A child’s first haircut is an exciting time. It can also be scary for the child. Consider all the objects, smells, and activities that go on in a hair salon. Children may become overwhelmed. Select a time of day when the child is not tired and/or hungry. Children may feel comfortable bringing a familiar object from home. Assure the child s/he is safe, and the haircut will not hurt her/him. The following vignette offers an example of a child’s first haircut.
The scared little girl walked into the salon. A backpack full of toys, a doll, and dolly salon chair were comfort objects the child towed into the salon. “How-can-I help you,” asked the hairdresser.
“We are here for a first haircut,” said Mom.
“What is your name?” asked the hairdresser.
The little girl hid behind her Mom, looked at the floor, and did not respond.
Mom followed the hairdresser. The child followed Mom to the place where haircuts happen. The child saw the adult size chair that resembled her toy chair fully equipped with the hydraulic pump to make the chair go up or down. Even though there were familiar items in the salon, there were many peculiar arrangements of those familiar items. There were combs in jars with blue-green liquid on the counter. A big hair dryer like her Mom’s was sitting next to the counter in a big barrel with a long cord that resembled a snake. The unusual environment with the unfamiliar objects scared the child.
The hairdresser was wearing a black apron and offered the child a cape to wear. “I don’t want to wear that! It has buttons,” the child proclaimed. Ever since she turned three, she decided buttons are her enemy. Part of her wanted to wear the cape. After all, superheroes wear capes. Plus it had exotic animals from the savannah on the special cape. A zebra, giraffe, cheetah, and lion peered between stripes on the silky cape with buttons. “No thank you!” replied a conflicted child on the offer to wear the cape. “No worries. You do not have to wear the cape,” said the hairdresser as she put the cape on the counter.
Next, she grabbed a booster seat. She asked Mom if she would like to hold the child or if the child would like to sit in the booster seat. That is when it happened. She started to cry. It was a raw shriek that got the attention of everyone in the salon. All eyes looked at the child now. The unfamiliar environment, strange objects, the cape, and now this expectation she sit in a chair high up off the ground was too much to take!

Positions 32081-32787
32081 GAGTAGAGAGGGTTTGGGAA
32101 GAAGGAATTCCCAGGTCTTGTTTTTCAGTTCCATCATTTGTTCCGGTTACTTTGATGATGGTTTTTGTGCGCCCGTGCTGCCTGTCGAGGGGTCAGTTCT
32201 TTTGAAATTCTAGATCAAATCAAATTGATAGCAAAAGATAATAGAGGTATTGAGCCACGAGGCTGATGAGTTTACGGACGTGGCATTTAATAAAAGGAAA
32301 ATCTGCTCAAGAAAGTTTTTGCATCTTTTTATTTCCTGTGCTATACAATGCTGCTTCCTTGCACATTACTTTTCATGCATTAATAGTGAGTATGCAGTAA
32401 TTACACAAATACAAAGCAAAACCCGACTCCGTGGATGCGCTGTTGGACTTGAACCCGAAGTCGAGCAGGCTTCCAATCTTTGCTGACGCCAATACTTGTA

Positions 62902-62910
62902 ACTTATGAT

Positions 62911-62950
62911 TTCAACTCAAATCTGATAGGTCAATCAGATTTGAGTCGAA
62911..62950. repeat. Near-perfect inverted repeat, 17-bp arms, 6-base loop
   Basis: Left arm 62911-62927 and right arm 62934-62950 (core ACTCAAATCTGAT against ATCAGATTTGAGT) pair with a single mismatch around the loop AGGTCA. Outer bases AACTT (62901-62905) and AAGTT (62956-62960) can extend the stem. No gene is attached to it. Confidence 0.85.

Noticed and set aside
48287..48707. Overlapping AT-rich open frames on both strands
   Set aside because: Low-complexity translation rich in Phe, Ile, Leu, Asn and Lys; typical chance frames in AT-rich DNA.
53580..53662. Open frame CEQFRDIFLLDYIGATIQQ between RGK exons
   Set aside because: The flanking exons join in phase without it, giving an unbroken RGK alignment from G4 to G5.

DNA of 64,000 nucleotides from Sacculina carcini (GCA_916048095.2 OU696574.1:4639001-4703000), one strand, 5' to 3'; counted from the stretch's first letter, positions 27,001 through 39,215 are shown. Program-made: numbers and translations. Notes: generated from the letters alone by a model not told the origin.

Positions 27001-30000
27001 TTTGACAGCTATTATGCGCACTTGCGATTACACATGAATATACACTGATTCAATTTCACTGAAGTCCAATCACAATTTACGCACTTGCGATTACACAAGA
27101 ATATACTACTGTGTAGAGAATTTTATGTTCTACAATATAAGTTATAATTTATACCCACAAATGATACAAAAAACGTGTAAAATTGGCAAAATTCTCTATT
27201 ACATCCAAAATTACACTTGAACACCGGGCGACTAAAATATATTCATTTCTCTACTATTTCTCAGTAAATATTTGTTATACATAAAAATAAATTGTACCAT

She was afraid of getting into the chair. Will the hairdresser hurt me? What is she going to do with those weird, shiny knives she has on her fingers? What is the strange smell in here? Why do I need to have a haircut in the first place? Tears streamed down her face as she sat on the floor with her toys all around her.
The hairdresser sat down on the hairy floor with the child. They started talking about Samantha, the American Girl doll the child brought from home. “How do you like to do Samantha’s hair?” asked the hairdresser.
“I like to brush her hair. Then I pull her hair back with these barrettes,” instructed the child.
The two talked and played with the comforting toys from home.
The child was feeling safe now with the hairdresser. She was also having fun playing.
“Would you like to play on my chair and see it go up into the air?” asked the hairdresser.
“Yeah!” answered the child excitedly as she jumped from the floor and into the hydraulic chair.
The hairdresser spritzed her hair so it would be wet. She used her comb to get the tangles out. Last, she used her superhero scissors to create an artistic masterpiece. When it was all done, the hairdresser gave Mom strands of hair to keep as a memento. This was a special milestone. The first haircut!